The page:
• Convergence and divergence of cultures
• Global economic interdependence
• Patterns of global power and influence
Essential Element #5: Environment and Society
• Use and sustainability of resources
Geographic Skill #1: Asking Geographic Questions
• Ask geographic questions.
• Distinguish between geographic and non-geographic questions.
Geographic Skill #2: Acquiring Geographic Information
• Locate, gather and process information from a variety of primary and secondary sources including maps.
• Make and record observations about the physical and human characteristics of places.
Geographic Skill #3: Organizing Geographic Information
• Prepare maps to display geographic information.
• Construct graphs, tables and diagrams to display geographic information.
Geographic Skill #4: Analyzing Geographic Information
• Use maps to observe and interpret geographic relationships
• Use tables and graphs to observe and interpret geographic trends and relationships
• Use texts, photographs and documents to observe and interpret geographic trends and relationships.
• Use simple mathematics to analyze geographic data.


THE HARP SEAL

STUDENT ACTIVITY WORKSHEET

Web Resources

http://www.canadiangeographic.ca/Magazine/JF00/feature_seal.asp
http://www.dfo-mpo.gc.ca/fm-gp/seal-phoque/reports-rapports/mgtplan-plangest0610/mgtplan-plangest0610-eng.htm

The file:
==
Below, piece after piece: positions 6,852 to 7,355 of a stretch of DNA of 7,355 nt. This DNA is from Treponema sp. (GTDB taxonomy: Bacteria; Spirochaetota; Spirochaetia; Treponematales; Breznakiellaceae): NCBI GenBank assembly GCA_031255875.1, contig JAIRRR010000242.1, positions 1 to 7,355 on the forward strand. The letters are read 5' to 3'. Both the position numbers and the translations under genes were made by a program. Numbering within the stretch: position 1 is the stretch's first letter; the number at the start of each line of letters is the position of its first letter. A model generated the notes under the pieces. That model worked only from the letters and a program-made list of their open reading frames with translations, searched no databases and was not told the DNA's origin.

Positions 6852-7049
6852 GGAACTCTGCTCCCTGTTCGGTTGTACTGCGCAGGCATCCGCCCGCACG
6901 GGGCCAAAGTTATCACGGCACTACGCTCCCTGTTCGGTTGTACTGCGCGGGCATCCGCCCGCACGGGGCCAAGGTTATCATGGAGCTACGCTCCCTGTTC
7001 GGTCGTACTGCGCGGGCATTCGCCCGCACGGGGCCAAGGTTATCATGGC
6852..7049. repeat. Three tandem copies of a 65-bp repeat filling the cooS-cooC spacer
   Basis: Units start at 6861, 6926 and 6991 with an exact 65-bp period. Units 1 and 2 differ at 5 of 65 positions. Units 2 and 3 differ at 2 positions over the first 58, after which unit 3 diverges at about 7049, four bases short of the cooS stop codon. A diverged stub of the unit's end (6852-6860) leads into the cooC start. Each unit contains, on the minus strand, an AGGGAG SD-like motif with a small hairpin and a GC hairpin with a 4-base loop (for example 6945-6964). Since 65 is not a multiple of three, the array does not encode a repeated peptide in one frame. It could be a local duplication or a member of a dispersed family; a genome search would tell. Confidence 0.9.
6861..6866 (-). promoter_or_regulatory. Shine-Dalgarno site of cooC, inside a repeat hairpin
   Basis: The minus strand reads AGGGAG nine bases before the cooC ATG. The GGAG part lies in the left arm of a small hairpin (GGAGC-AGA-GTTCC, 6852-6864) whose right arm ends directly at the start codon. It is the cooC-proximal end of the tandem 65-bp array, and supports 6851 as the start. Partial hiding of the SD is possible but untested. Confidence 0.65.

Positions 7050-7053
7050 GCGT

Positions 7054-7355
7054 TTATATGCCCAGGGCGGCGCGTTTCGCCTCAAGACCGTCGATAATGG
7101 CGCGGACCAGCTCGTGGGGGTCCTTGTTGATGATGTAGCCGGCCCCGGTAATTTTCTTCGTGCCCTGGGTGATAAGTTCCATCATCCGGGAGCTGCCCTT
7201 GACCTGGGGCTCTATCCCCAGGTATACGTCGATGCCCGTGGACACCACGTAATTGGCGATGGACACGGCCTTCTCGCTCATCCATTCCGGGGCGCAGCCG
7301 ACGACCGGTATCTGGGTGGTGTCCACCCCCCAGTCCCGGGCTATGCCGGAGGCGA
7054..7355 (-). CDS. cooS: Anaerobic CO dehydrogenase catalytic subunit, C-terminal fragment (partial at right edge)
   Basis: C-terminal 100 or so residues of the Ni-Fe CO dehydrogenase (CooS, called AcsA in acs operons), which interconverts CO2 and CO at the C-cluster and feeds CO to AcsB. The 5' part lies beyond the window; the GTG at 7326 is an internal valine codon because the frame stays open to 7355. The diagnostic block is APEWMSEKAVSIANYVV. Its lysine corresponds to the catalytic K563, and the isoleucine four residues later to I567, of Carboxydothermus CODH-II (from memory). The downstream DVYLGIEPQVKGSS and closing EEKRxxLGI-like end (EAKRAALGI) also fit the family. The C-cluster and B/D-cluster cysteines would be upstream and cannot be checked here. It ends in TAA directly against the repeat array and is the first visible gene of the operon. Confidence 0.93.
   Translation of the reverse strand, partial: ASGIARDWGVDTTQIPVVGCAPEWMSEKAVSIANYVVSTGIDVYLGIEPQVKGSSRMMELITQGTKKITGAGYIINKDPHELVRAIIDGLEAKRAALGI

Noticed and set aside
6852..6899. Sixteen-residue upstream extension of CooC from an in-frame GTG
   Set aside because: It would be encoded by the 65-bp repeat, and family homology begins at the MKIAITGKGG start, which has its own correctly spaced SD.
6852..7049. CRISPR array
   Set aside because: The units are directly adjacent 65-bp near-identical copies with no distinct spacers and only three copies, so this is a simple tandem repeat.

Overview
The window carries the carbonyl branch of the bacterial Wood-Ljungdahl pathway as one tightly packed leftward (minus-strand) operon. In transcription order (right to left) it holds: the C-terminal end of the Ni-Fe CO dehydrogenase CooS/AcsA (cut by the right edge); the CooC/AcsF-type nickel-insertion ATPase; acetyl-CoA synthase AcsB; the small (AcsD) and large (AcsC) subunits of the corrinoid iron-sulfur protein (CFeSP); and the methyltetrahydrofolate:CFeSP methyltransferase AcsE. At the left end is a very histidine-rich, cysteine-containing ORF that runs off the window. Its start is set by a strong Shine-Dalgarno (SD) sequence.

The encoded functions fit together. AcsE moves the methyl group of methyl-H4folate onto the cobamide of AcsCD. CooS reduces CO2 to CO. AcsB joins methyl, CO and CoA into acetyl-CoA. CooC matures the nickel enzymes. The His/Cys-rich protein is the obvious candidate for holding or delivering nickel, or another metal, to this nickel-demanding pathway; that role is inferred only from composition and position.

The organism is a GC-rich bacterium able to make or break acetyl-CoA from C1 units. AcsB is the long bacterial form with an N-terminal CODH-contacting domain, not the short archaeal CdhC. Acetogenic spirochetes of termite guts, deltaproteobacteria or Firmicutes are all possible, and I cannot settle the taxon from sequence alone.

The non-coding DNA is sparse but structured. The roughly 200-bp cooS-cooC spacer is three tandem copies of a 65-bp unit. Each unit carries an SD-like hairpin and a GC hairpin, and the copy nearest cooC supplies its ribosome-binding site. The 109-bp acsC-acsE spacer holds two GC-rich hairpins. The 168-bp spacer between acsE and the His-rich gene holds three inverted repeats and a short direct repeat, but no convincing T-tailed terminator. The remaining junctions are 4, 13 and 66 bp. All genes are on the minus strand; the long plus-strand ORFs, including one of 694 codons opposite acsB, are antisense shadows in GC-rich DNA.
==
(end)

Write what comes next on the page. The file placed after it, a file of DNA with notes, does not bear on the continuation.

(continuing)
http://www.sealsandsealing.net/index.php
http://en.wikipedia.org/wiki/Seal_hunting
http://animals.nationalgeographic.com/animals/mammals/harp-seal.html
http://marinebio.org/species.asp?id=302
http://animaldiversity.ummz.umich.edu/site/accounts/information/Pagophilus_groenlandicus.html
http://www.enchantedlearning.com/subjects/mammals/pinniped/Harpsealprintout.shtml
http://www.thesealfishery.com/facts1.php
http://www.seashepherd.org/seals/seal-hunt-facts.html
http://www.cbc.ca/canada/story/2009/05/05/f-seal-hunt.html
http://network.nationalpost.com/np/blogs/fpcomment/archive/2008/04/18/the-millions-ottawa-spends-subsidizing-the-seal-hunt.aspx
http://archives.cbc.ca/economy_business/business/topics/986/
http://www.sealharvest.ca/
http://archives.cbc.ca/for_teachers/686/
http://www.cbc.ca/canada/newfoundland-labrador/story/2009/05/05/eu-seal-ban-505.html
http://www.canadainternational.gc.ca/eu-ue/policies-politiques/seals-phoques.aspx?lang=eng

Research the following on the above websites, and prepare a summary for class discussion and related activities:

• Prepare a table of facts about the harp seal.
• Create a food web, which includes the harp seal.
• What species are predators of seals and what species are seals predators of?
• What uses are there for seals harvested from the hunt in the past and present?
• What are the arguments for continuing with the seal hunt? Are these arguments valid? What makes you sure?
• What are the arguments against the seal hunt? Are these arguments valid? What makes you sure?
• Define propaganda. How are both sides of the issue using propaganda to further their argument?
• In what other parts of the world are seals used as a resource?

© 2010, Royal Canadian Geographical Society. All Rights Reserved.

Learning Objectives

The main objective of this lesson is to learn, understand and appreciate various perspectives on an issue.